Thanks Michael for the post. I just looked up "alkyd resins" and my head is still spinning a bit. Complicated chemistry here. Basically as I understand it, Tru-Oil is really a modern take on an old fashioned oil varnish where the alkyd resin acts as a dryer. Nothing necessarily wrong with this but it is an "oil varnish" and to my mind this is problematic with acoustic instruments. I've become oil adverse in my current thinking and maybe that is just me but I think it kills tone and brightness and dampens the wood. That being said, Antonio S. used basically the same thing as Tru-Oil (Old-Oil?) on his instruments in the 17th century and from what I hear they sounded pretty darn good. Finishing is such a black hole when it comes to lutherie. No wonder people find a method that works for them and they stick with it come hell or high water. Sometimes by trying different things I feel I am wading around in the swampy bushes trying to find the shore. Still looking for that finishing salvation.

Michael N.
03-21-2017, 11:43 PM
No, alkyds acts as a resin, it gives a harder surface to the finished film (over drying oils alone).
The Strad varnish was probably a cooked oil varnish, linseed oil and pine resin. They come under the term of natural resin oil varnishes. Copal oil varnish (copal resin + a drying oil) was a popular varnish for furniture and woodwork, sometimes referred to as coach varnish. In the 20 th century alkyds slowly replaced the natural copal varnishes which in turn were replaced by the modern urethanes. All of these types of varnishes still exist but the natural resin varnishes seem to be limited to violin makers and fine artists (painters). Alkyds may still be used in some of the boat varnishes but they are virtually non existent for general woodwork. Then there are the phenolic resins which I think the original Behlens rockhard contained. Rockhard was the hardest and the easiest oil varnish that I've ever used. I didn't care for the smell and it gave a horrid greenish cast to light coloured inlays.

sequoia
03-22-2017, 06:37 PM
Apologies that this thread has been semi-hijacked, but I find this stuff interesting... So what about "spar varnish"? A related product it seems to Tru-Oil but different. It was developed to be extremely tough and hard to resist the elements on masts of sailing ships, but at the same time had to be flexible or elastic and not crack when the masts or spars bent in the wind. This would seem to be perfect characteristics for a musical instrument and yet I see little use of "spar varnish" on ukuleles. I've worked on boats and I'm more familiar with the stuff than I ever want to be again, but hesitate before trying it on an uke. Has anybody had experience with "spar varnish" as a strnged instrument finish (the old style stuff, not the modern equivalent)? My gut feeling is that it is too hard and too stiff. A strummed D chord is not a stiff wind... Below a Wiki description:

Spar varnish was originally developed for coating the spars of sailing ships. These formed part of the masts and rigging, so suffered a hard life in service. They were flexed by the wind loads they supported, attacked by sea and bad weather, and also suffered from UV degradation from long-term exposure to sunlight.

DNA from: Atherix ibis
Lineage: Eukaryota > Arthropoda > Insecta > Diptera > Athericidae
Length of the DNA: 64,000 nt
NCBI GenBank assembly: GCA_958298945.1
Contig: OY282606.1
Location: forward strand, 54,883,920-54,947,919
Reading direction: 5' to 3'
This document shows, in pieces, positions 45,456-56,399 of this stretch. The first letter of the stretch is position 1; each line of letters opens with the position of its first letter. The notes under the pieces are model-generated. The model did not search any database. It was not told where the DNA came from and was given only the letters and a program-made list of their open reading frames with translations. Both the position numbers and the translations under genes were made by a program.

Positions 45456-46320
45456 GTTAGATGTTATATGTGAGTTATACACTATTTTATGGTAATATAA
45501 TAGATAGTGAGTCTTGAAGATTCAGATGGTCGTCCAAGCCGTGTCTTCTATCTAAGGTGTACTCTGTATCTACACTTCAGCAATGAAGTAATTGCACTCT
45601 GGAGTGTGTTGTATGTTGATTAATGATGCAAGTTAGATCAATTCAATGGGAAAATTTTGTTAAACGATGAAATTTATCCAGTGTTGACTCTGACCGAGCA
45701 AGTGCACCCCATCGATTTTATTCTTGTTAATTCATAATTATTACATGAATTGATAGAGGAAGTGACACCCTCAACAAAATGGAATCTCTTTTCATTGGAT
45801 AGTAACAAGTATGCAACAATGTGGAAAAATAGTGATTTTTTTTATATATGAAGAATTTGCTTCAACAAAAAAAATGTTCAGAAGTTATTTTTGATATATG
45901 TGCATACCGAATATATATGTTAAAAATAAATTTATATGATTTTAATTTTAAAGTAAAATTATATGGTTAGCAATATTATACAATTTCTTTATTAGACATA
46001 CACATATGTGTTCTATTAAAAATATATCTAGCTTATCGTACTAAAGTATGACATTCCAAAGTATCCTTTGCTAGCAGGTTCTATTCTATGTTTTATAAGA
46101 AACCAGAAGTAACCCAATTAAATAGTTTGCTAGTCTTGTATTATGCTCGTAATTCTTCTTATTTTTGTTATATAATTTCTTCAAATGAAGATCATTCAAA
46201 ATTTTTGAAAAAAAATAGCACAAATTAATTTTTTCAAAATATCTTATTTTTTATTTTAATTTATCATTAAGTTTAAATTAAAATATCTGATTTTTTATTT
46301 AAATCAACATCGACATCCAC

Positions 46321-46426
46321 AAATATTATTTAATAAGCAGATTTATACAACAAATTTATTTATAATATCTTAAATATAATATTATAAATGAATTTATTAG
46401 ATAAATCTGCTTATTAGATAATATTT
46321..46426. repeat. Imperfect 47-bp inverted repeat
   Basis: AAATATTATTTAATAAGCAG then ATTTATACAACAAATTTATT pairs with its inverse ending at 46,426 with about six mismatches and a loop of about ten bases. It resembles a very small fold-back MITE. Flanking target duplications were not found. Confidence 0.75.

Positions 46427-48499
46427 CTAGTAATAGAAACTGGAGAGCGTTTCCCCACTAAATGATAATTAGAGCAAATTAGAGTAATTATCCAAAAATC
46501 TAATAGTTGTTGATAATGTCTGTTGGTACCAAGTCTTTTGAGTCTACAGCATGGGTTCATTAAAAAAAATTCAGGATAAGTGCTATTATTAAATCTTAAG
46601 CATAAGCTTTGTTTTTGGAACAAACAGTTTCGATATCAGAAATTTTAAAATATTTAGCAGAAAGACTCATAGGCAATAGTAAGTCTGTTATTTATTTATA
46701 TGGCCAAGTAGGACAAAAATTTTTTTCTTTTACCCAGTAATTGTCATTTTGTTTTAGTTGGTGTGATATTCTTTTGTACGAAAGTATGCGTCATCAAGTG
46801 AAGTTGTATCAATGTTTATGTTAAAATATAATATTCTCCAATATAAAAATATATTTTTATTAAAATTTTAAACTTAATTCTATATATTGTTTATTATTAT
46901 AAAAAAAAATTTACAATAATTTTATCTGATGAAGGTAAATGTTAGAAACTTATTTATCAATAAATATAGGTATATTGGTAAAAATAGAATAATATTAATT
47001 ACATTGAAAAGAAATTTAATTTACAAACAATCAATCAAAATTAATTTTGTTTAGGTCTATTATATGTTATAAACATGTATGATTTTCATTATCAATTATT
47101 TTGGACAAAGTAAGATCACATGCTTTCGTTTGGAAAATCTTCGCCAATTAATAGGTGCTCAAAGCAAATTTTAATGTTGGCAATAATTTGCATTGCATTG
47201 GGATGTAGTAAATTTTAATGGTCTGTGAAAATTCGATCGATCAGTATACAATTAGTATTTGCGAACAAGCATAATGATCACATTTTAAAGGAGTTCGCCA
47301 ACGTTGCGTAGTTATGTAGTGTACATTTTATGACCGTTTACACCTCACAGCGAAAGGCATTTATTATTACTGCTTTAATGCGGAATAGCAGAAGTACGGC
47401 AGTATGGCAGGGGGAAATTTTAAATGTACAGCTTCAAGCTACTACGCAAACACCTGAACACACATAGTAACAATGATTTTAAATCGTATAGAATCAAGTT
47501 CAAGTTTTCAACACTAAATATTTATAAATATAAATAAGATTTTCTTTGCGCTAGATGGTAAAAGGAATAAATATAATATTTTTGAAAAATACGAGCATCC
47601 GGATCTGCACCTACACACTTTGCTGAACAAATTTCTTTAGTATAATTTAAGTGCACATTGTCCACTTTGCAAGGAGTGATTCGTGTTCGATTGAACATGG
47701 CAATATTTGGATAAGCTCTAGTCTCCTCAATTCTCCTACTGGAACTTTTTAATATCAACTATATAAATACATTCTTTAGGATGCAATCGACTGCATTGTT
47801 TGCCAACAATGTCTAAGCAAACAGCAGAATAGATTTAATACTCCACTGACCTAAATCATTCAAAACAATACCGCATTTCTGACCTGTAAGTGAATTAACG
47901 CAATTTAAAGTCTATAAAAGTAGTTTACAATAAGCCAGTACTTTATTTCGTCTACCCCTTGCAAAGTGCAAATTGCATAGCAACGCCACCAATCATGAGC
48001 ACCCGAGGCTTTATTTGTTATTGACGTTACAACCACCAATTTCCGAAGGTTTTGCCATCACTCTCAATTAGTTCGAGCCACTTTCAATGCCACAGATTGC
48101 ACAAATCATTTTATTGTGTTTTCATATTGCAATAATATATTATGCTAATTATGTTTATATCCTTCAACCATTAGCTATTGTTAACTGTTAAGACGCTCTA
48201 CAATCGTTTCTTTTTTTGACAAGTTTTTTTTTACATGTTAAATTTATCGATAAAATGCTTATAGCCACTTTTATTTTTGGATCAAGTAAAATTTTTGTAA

The most important condition for such varnishes to resist was the mechanical flexing. This required a varnish that was flexible and elastic. Without elasticity, the varnish would soon crack, allowing water to penetrate to the wood beneath. At the time, varnish production was rudimentary and had only simple materials with which to work. It pre-dated the development of modern polymer chemistry. Spar varnish was a 'short oil' varnish, where a small proportion of a finishing oil, universally boiled linseed oil, was added to a majority proportion of varnish (see Danish oil for a 'long oil' finish).[1] This gave flexibility,[2] even though its weather resistance was still poor and relatively frequent re-coating was required.

In modern times, 'spar varnish' has become a genericised term for any outdoor varnish. Owing to modern varnish materials, their weather resistance is likely to be good, but the original requirement for flexibility has largely been forgotten.

Michael N.
03-23-2017, 04:59 AM
Not sure that the wiki thing is making sense. Short oil varnish refers to the proportion of oil to resin, so a 51% resin, 49% oil content would be a short oil varnish. 51% oil and 49% resin would be considered a long oil varnish. More oil = soft & flexible. More resin = hard & brittle.
For spar or marine oil varnishes Tung oil is often used. It has a better reputation (than linseed) for withstanding the rigours of the wind and the rain. Varnish formulations for boat applications have to take into account the environment, so they normally aren't too hard - otherwise they would tend to crack when subject to varying weather and direct sunlight. I wouldn't call them hard, although they aren't that soft either. The word 'tough' usually has a specific meaning when it comes to varnishes. It doesn't always mean hard, more an ability to take the knocks.
There are some guitar makers who use marine varnish. Epifanes isn't uncommon. Some add more resin to make for a slightly harder finish than the standard Epifanes.

Pete Howlett
03-30-2017, 08:16 PM
Crimson Guitars in the UK have cloned Tru-oil. You could ask them what it's made from rather than all this speculation...